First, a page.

Korean restaurants and food courts put too much salt and MSG in their pork bone soup, so, naturally, I started making my own. It’s really easy to make and it’s freezer-friendly. The broth is spicy and salty with a hint of fermented flavour from bean paste. You really need to use your hands to get to the flavourful meat and soft bone between the pork neck bones. So this dish is usually only served to family and close friends. But sometimes I will remove all of the meat from the bones prior to serving it. That way, it’s easy to eat, it’s not messy, and no one feels embarrassed.
Posts Tagged ‘Korean food’
My ex’s mother introduced me to beef and kimchi fried rice years ago. It doesn’t look like much, but it is addictively good. It’s also easy and cost-effective to make, which is why I was outraged when I saw it being priced at $14 in a Korean restaurant recently. It inspired me to finally get around to sharing my recipe. You could also top it off with a fried up (sunny side up) and/or add other vegetables. Want to try a fusion version of this? Top it with cheese and melt it under the broiler in the oven.
In Korean cuisine, small flavourful side dishes are often served with each meal. This broccoli is one of those delicious Korean side dishes that can also be enjoyed as a cold salad. This would be a great accompaniment for kalbi (BBQ beef short ribs) (see recipe here), or jap chae (see recipe here).
One of the hors d’oeuvres that I made for John’s housewarming was Korean BBQ beef in lettuce cups. I used my Korean kalbi (BBQ short ribs) marinade on thin slices of prime rib, but lean pork would work well too (see the kalbi recipe here). The sweet and savoury marinade contrasted nicely with the sour and spicy kimchi. These were flavourful, easy to eat, easy to make, carbohydrate-free, and everyone’s favourite of the items that I made. If you wanted to serve these as an entree for a sit down meal, serve the beef with white rice on the side and allow your guests to assemble their own lettuce wraps.
One of the reasons why I love love love Vietnamese sandwiches (banh mi), is that they contain pickled daikon radishes and carrots. These pickled daikon radishes and carrots are very easy to make and are a great side dish to almost any meal. Enjoy them with a bowl of Vietnamese beef noodle soup (pho tai) (see recipe here), or a dish of meat and rice, or add them to your rice paper rolls (see recipe here). These are also a great accompaniment to Korean food (see my beef short ribs (kalbi) recipe here). I love making my own pickled vegetables, because I can control the salt and sugar content. If you are not sure what to do with your leftover daikon radishes, you will find a list of different recipes that use this radish here.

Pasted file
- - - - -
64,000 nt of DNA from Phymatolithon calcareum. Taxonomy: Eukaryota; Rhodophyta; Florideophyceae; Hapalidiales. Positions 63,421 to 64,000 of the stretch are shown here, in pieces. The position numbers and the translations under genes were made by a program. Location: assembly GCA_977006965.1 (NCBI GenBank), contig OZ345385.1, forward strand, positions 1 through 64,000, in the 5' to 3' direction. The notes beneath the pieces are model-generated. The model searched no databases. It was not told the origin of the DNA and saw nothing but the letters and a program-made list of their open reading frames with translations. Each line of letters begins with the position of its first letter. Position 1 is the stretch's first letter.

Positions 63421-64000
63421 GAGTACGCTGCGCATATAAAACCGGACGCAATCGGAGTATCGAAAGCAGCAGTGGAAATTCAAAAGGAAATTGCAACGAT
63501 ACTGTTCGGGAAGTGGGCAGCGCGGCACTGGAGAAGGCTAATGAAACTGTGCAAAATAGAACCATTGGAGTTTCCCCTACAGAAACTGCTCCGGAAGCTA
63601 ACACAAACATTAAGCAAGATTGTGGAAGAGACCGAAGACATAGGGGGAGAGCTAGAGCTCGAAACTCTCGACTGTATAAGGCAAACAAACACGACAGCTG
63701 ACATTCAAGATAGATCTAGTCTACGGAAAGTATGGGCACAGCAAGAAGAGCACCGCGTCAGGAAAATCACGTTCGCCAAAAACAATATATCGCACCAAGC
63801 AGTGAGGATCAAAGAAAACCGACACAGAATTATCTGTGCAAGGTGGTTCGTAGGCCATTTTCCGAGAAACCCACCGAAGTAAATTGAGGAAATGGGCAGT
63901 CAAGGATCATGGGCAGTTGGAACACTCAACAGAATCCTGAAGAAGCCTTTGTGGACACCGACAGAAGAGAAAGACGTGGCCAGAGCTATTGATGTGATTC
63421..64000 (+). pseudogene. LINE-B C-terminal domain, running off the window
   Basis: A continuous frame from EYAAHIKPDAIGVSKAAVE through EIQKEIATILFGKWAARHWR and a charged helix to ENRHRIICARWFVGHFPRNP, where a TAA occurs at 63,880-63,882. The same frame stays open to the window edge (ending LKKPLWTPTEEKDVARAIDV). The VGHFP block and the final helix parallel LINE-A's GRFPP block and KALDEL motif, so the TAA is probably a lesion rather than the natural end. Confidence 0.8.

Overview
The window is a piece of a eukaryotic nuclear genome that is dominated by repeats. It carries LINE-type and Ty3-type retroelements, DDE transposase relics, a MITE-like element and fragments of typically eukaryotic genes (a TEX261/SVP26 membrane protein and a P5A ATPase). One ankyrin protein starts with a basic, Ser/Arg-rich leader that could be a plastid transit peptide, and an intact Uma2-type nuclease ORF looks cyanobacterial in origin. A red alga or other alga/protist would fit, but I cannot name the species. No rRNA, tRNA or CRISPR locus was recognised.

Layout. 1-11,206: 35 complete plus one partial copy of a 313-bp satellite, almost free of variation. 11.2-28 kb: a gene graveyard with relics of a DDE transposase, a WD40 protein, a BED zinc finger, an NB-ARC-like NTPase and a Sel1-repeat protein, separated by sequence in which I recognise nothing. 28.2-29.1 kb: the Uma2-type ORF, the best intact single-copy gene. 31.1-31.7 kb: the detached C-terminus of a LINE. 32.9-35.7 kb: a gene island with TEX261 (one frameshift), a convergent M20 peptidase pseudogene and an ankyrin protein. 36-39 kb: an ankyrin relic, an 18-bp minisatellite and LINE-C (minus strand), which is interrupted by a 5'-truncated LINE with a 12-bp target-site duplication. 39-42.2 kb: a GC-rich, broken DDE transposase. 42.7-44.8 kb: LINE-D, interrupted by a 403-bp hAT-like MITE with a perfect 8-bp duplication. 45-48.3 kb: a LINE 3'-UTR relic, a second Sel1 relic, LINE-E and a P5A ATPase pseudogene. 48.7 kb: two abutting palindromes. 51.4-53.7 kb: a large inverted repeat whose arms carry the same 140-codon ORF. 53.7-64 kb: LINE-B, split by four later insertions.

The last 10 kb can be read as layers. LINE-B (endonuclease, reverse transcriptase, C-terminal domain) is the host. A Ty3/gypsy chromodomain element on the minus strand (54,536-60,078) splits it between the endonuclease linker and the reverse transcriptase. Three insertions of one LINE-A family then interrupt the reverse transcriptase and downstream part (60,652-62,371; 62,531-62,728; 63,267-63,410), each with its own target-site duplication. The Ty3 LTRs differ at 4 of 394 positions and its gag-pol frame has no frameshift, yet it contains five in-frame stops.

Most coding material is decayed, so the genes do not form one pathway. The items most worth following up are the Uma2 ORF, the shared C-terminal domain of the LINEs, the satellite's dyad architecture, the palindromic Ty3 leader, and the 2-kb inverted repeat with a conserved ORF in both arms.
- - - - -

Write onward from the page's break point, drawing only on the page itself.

One of my favourite Korean foods is kalbi/galbi (BBQ beef short ribs). Luckily, these are incredibly easy to make at home, but it might take a few tries to master the timing for the perfect doneness, because these can be tough and too chewy if they are overcooked or undercooked (a tiny bit of pink is perfect in my opinion). These are best cooked over a charcoal BBQ, but any grill or cast iron pan will work too. Every home and restaurant makes their kalbi slightly differently (some even using Coke and/or Sprite) so adjust the sweetness and saltiness to your taste. This is best served with Japanese rice (sticky rice) and kimchi. The side shown above is chap chae, a Korean glass noodle dish (recipe here). For John’s house warming party, I made thinly sliced prime rib using this recipe and served them in lettuce wraps with kimchi. They were one of the party favourites.
Jap chae (or chap chae) is a flavourful Korean glass noodle dish that can be served as a side dish or as a main course. [Note that Korean glass noodles are made with sweet potato starch and are thicker than Chinese cellophane noodles, so be sure to check the ingredients so you don’t purchase the wrong ones.] Enjoy this noodle dish warm or at room temperature (but not cold).
The flavour and ingredients of chap chae vary slightly depending on the restaurant or home, so feel free to use whatever vegetables or protein you like (ie. spinach and peppers) and adjust the seasonings to your taste. Although many people add thinly sliced beef to their jap chae, I prefer this as a vegetarian/vegan dish. Also, this is the perfect make-ahead dish for entertaining, bbqs, or pot lucks, because it tastes better over the next day or two.